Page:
http://www.techexams.net/forums/general-certification/64976-wireshark-wcna-anyone-pursuing-got.html

    CCNA and CCNA:Security are good for cisco stuff. Maybe even CCDA if you want to do some security design at some point.

    If your job will pay for it, see if you can get some SANS training.

    I keep hearing that this is a pretty good book for TCP/IP knowledge:

    Amazon.com: TCP/IP Illustrated, Vol. 1: The Protocols (Addison-Wesley Professional Computing Series) (9780201633467): W. Stevens: Books

    There is a Vol 2 and 3, but I hear going with Vol 1 is quite sufficient. Gotta get this one myself!

    Any other TCP/IP books you guys recommend?
    2017 Goals:
    [ ] Security + [ ] 74-409 [ ] CEH
    Future Goals:
    TBD
  • Bl8ckr0uterBl8ckr0uter Inactive Imported Users Posts: 5,031 ■■■■■■■■□□
    I own that one and the TCP/IP Guide by No starch press.
  • WhiteGhost33WhiteGhost33 Registered Users Posts: 1 ■□□□□□□□□□
    Hello everyone. I want to become a security professional. I want to investigate computer crimes and find hidden files in computer and other devices. I want to use Encase and Forensic Tool kit what certifications should i start with
  • zrockstarzrockstar Member Posts: 378
    Hello everyone. I want to become a security professional. I want to investigate computer crimes and find hidden files in computer and other devices. I want to use Encase and Forensic Tool kit what certifications should i start with

    You will probably get better responses by creating your own thread instead of resurrecting one that has been down for almost a year. But anyways, to get into that type of work you are likely going to need a bachelor's degree in criminal justice and/or computer science. Look around at some of the security threads on this forum. It seems to me like you have a Hollywood type image of InfoSec, so it would probably do you well by checking out what some of the guys working in the industry have to say. But if that is what you really want to do, you can, but it is going to take some formal education, because there aren't many commercial businesses doing that kind of work, so you are basically shooting for city, state, or ferdal government agencies.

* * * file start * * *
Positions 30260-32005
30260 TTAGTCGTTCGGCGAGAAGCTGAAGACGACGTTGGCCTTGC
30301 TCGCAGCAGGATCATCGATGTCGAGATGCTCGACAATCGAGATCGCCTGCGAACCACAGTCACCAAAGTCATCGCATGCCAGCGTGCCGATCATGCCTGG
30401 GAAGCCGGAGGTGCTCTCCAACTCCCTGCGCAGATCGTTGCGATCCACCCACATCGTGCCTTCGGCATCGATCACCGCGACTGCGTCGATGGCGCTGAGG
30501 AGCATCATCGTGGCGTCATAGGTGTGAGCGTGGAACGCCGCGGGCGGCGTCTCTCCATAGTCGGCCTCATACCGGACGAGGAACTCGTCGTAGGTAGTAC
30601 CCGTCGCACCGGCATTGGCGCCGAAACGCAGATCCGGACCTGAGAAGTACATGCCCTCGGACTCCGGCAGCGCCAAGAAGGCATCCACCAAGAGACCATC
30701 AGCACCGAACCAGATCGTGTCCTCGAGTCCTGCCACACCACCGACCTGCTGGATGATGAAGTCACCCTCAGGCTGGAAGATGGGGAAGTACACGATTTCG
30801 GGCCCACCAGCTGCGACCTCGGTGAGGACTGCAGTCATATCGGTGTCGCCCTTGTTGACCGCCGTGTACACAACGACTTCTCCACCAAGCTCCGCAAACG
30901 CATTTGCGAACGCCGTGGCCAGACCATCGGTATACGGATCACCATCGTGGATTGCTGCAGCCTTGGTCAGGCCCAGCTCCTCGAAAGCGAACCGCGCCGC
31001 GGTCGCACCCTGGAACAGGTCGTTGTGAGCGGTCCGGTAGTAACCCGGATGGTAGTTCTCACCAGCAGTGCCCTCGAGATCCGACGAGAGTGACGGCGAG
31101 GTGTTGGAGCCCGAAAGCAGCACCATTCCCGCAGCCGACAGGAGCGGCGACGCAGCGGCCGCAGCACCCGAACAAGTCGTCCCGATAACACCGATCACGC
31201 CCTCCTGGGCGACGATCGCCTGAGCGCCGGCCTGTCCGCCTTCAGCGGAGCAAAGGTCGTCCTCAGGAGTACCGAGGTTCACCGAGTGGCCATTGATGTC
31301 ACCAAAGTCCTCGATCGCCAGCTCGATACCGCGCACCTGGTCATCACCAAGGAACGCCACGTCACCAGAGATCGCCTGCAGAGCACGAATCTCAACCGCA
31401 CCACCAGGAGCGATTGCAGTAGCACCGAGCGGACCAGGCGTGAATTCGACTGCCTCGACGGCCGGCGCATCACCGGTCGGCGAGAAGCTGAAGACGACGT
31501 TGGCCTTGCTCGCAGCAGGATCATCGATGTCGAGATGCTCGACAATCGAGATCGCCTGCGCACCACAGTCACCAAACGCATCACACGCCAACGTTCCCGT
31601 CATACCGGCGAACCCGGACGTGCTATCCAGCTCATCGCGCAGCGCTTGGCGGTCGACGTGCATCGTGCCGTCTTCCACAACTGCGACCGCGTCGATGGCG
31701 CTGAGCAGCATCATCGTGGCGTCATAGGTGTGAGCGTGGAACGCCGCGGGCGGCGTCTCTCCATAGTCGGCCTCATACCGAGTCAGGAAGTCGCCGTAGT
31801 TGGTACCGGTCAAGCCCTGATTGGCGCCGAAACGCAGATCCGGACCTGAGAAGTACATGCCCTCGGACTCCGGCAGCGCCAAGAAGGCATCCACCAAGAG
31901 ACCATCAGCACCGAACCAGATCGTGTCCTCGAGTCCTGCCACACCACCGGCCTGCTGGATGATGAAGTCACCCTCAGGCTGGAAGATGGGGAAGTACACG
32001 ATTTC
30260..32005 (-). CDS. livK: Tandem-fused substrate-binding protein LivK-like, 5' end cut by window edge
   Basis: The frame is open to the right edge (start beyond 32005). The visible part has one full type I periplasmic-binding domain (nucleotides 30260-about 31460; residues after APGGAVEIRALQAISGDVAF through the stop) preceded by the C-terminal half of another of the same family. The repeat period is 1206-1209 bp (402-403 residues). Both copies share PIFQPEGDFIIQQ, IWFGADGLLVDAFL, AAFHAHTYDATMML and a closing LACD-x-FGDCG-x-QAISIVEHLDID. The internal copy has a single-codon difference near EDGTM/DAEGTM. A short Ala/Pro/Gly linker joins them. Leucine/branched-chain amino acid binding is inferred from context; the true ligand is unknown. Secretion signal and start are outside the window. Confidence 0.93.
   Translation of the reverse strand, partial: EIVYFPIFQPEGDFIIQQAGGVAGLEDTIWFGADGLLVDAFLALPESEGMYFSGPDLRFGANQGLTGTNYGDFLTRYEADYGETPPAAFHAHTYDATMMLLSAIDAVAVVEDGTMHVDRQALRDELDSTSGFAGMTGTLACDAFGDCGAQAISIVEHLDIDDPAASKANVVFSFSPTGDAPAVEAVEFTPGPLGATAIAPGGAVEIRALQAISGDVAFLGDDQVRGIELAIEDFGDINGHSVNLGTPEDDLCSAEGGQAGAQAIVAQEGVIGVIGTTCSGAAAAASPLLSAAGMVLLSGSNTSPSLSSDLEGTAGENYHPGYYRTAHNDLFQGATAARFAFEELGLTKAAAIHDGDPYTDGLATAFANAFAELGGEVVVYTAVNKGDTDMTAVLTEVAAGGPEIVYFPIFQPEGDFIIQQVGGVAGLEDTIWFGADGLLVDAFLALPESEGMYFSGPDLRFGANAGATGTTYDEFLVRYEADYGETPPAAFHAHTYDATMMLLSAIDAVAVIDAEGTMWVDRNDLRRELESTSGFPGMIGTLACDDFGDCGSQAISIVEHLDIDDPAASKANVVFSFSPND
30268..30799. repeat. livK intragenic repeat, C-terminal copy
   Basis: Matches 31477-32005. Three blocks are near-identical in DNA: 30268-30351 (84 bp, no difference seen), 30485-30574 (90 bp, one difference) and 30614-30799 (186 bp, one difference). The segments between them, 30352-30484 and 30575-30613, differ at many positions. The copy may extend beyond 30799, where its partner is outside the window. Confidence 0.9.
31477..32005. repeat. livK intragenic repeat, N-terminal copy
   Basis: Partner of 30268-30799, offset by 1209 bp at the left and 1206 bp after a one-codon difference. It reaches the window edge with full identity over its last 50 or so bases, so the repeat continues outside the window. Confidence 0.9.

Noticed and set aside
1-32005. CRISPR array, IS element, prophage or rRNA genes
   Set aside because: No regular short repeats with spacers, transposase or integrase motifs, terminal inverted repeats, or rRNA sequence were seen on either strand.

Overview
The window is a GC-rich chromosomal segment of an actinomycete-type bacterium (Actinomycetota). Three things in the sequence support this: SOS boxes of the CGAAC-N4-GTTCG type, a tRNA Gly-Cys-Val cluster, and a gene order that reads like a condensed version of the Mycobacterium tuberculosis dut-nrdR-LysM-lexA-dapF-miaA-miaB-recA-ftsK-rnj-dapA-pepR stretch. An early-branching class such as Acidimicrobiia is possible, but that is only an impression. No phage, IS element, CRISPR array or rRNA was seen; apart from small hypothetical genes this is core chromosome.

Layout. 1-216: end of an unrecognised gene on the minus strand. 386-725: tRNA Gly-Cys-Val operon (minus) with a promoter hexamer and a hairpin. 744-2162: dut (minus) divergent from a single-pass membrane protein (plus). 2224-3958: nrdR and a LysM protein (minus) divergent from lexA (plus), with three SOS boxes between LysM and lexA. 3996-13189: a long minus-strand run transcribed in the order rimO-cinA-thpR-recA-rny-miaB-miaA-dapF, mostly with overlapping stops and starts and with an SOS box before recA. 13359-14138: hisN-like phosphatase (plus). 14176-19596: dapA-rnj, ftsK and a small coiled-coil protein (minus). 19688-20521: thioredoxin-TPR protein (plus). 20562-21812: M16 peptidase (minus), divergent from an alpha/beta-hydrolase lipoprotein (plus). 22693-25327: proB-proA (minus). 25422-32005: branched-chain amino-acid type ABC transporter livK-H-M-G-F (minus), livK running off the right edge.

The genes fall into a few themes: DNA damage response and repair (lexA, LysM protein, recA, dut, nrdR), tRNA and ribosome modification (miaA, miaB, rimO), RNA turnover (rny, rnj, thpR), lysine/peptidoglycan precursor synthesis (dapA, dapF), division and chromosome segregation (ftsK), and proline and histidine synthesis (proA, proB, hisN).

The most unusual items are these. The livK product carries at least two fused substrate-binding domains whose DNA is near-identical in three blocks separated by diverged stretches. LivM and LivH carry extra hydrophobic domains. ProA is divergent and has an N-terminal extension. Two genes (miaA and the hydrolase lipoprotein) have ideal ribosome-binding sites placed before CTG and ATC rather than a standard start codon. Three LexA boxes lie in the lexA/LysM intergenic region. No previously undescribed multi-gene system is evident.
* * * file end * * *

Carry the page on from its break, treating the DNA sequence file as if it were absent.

• docricedocrice Member Posts: 1,706 ■■■■■■■■■■
    The topic of career paths in forensics, etc. has been discussed here before. Your first test to see if you can handle it is to do a search in the appropriate forum here to see if you can find the appropriate threads.
    Hopefully-useful stuff I've written: http://kimiushida.com/bitsandpieces/articles/
  • dmoore44dmoore44 Member Posts: 646
    I own that one and the TCP/IP Guide by No starch press.

    I've got both of those as well. Additionally, I have a copy of the Guide to TCP/IP by Ed Tittel and Laura Chappell - it's a fantastic volume as well (though a little dated). There's supposed to be a new edition coming out next month, which will be awesome.

    Amazon.com: Guide to TCP/IP (9781418837556): Ed Tittel, Laura Chappell: Books
    Graduated Carnegie Mellon University MSIT: Information Security & Assurance Currently Reading Books on TensorFlow
  • Novice-mutantNovice-mutant Registered Users Posts: 4 ■□□□□□□□□□
    Hey! what say about TCP/IP protocol suite forouzan
  • zcarenowzcarenow Member Posts: 110
    what is a good wireshark book from intro to intermediate? how to use it and explaining what we need to do as far as troubleshooting issues of performance on the network? thanks.
  • docricedocrice Member Posts: 1,706 ■■■■■■■■■■
    Actually, yes, I forgot about that book. I've skimmed through my copy and it's not bad for starters.
    Hopefully-useful stuff I've written: http://kimiushida.com/bitsandpieces/articles/
Sign In or Register to comment.